March 23, 2023
Annapolis, US 51 F

Chesapeake Bay Trust announced $1.4 million in grants for Green streets, jobs, and towns

The Chesapeake Bay Trust, manager of the funds from the “Protect the Chesapeake” license plate program, in partnership with the U.S. Environmental Protection Agency (EPA) and the Maryland Department of Natural Resources (DNR) announce $1,429,161 in funding for the Chesapeake Bay Green Streets, Green Jobs, Green Towns Grant Program (G3). These awards help communities develop and implement plans that reduce stormwater runoff, increase the amount of green spaces in urban areas, improve the health of local rivers, streams, and the Chesapeake Bay, create “green jobs,” and enhance livability in cities and communities.

This announcement highlights awards made to 25 innovative green infrastructure projects that span Delaware, Maryland, Pennsylvania, Virginia, and West Virginia with almost half of the recipients being new applicants to the program.

The work of the G3 program is intended to facilitate and encourage community integration of green techniques into traditional “gray” infrastructure projects. As communities have to, for example, repave roads, reconfigure intersections, or implement other gray infrastructure projects, the G3 program encourages them to add green elements at little additional up-front cost for cost effective savings on stormwater treatment, flooding abatement, and other community benefits.

“The EPA congratulates all of our grantees for putting forth Green Infrastructure projects that will support clean water and strong neighborhoods,” said EPA Mid-Atlantic Regional Administrator Cosmo Servidio. “We are proud to assist communities in their efforts to reduce pollution to local waters and the Chesapeake Bay while improving their economy and quality of life.”

The awardees announced today will not only implement projects that include enhanced community safety and quality of life, the removal of impervious surfaces, expansion of urban tree canopies, inclusion of bioretention and other stormwater treatment practices, vacant lot retrofitting, and other green infrastructure practices throughout the region’s watershed, but also share their plans and projects to ensure that others in the greater Chesapeake Bay watershed community can benefit from their lead.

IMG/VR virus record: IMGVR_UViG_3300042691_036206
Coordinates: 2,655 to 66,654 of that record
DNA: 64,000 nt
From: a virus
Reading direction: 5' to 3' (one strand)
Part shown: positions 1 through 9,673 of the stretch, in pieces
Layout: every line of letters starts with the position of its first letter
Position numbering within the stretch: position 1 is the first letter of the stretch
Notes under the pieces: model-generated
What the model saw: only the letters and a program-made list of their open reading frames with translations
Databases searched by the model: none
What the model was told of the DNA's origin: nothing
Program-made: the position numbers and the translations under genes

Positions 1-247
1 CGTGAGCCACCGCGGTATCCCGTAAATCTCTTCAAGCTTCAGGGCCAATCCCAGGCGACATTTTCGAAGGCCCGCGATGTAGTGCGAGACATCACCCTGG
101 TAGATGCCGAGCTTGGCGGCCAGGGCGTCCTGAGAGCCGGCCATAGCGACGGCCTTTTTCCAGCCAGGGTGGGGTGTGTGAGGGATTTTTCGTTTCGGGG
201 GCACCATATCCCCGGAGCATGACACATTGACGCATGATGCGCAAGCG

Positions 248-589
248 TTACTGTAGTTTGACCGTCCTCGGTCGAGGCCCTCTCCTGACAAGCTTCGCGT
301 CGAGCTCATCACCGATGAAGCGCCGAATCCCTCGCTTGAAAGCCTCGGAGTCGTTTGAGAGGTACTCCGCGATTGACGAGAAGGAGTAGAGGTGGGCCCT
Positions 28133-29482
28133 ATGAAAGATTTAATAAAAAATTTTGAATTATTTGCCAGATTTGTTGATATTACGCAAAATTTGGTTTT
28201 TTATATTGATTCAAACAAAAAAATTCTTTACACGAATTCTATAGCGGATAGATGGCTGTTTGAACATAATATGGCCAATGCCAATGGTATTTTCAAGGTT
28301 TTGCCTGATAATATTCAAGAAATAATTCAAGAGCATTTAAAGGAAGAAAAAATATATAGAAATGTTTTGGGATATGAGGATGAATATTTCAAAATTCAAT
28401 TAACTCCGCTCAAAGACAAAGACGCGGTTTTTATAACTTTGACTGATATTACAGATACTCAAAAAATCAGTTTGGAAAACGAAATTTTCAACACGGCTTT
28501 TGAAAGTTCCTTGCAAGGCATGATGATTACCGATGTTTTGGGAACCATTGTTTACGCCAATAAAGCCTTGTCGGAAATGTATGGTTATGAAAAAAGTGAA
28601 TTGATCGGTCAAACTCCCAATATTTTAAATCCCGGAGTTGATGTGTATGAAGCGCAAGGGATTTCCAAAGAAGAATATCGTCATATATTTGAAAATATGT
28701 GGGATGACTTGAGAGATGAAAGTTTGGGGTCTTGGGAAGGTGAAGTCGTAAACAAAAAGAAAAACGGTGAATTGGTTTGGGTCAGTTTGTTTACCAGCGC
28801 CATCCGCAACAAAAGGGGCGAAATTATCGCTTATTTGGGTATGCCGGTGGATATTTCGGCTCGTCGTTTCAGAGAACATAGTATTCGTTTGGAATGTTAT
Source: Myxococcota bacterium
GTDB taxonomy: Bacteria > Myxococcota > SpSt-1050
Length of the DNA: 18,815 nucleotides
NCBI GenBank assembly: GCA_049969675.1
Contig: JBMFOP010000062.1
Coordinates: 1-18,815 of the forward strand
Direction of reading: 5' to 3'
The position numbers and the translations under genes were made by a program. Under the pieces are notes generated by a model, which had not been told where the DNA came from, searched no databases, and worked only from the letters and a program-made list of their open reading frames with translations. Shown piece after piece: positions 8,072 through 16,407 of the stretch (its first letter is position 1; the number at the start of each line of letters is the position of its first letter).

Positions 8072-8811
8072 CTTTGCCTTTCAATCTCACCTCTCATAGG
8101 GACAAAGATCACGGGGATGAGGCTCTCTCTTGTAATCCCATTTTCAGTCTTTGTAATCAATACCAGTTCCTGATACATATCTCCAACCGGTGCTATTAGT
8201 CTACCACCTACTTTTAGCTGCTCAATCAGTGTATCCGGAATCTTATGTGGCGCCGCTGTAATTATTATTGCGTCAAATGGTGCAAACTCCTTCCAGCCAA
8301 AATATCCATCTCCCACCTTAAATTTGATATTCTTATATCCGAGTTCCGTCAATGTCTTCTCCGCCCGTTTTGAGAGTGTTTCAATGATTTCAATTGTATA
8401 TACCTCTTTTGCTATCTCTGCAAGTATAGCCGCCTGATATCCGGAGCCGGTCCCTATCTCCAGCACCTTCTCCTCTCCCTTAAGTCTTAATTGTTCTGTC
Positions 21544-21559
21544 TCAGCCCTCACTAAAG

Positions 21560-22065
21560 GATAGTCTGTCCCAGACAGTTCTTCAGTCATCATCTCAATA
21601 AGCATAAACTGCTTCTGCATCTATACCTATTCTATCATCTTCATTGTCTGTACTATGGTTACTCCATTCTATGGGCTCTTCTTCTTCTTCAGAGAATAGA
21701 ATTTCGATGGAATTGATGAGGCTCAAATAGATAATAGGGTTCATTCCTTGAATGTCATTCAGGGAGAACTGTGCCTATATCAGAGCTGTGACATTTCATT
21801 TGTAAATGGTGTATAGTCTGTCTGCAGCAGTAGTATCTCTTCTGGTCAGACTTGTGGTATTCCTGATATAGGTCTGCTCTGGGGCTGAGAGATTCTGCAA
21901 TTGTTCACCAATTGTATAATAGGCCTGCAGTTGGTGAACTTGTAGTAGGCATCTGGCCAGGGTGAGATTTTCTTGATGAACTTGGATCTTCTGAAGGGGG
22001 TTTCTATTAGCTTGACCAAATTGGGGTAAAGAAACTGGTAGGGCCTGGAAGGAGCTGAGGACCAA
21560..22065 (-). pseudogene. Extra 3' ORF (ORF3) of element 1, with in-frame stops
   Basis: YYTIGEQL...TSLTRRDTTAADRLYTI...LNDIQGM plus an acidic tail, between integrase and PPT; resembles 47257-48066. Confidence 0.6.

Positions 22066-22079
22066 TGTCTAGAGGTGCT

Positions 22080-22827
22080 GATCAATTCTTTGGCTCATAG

“The communities and organizations receiving awards today serve as models for the entire Chesapeake watershed and beyond,” Maryland Department of Natural Resources Secretary Jeannie Haddaway-Riccio said. “By supporting these green infrastructure initiatives, we will continue to foster innovation and acknowledge the multiple benefits of meeting our water quality goals.”

Eligibility for application extends to communities within Maryland, Delaware, Pennsylvania, Washington, D.C., Virginia, and West Virginia thanks to the collaboration of funding partners within Maryland and the Mid-Atlantic region.

“This year, perhaps more than ever, communities are seeing the importance of providing green spaces and green features that encourage their residents to walk, recreate, and just ‘be’ outdoors,” stated Dr. Jana Davis, executive director of the Chesapeake Bay Trust. “During these times of the pandemic, so many more residents are realizing the aesthetic, health-related, and even economic power of being outdoors, and grants like these will enhance their ability to do so.”

Green Streets, Green Jobs, Green Towns Awarded Since Inception: See the map here.
Green Streets, Green Jobs, Green Towns Program Overview: Read here.
Green Streets, Green Jobs, Green Towns Program Award Numbers Since 2011: Read here.

The full list of the Green Streets, Green Jobs, Green Towns Grant Program awardees include:

Borough of Marietta, $237,515
Marietta Borough Green Streets Construction
Marietta, Pennsylvania
To implement the green street that was part of comprehensive green infrastructure plan to treat stormwater, increase greenspace, and increase pedestrian safety.

Montgomery County Department of Environmental Protection, $200,748
Implementation/Construction – Glenmont Forest Green Streets
Silver Spring, Maryland
For construction of eight rain gardens and tree box filters in the Glenmont Forest community coupled with outreach and education activities provided by the Rock Creek Conservancy.

City of Lancaster, Pennsylvania, $100,000
Highland Avenue Green Street Project
Lancaster, Pennsylvania
To improve pedestrian safety and slow traffic along Highland Avenue on the southern edge of Lancaster City utilizing vegetated and bioretention bump-outs to filter stormwater.

Prince George’s County, Maryland, $100,000
Implementation – Publick Playhouse Stormwater Management Retrofit Project
Landover, Maryland
For four micro-bioretention projects at the Publick Playhouse to provide stormwater quality control as a part of a community-wide green street installation.

ShoreRivers, $100,000
Greening the Washington College Campus: Inaugural Stormwater Retrofits
Chestertown, Maryland
For the installation of six bioretention projects near a stormwater detention pond retrofit with high demonstration value to treat stormwater at Washington College.

ShoreRivers, $97,084
A Patriotic Commitment to Protecting the Choptank River, A Parking Lot Restoration Project at American Legion Post 91
Cambridge, Maryland
To retrofit an existing parking lot with green infrastructure vegetated swales to manage and treat polluted stormwater runoff with visible demonstration value for educational purposes.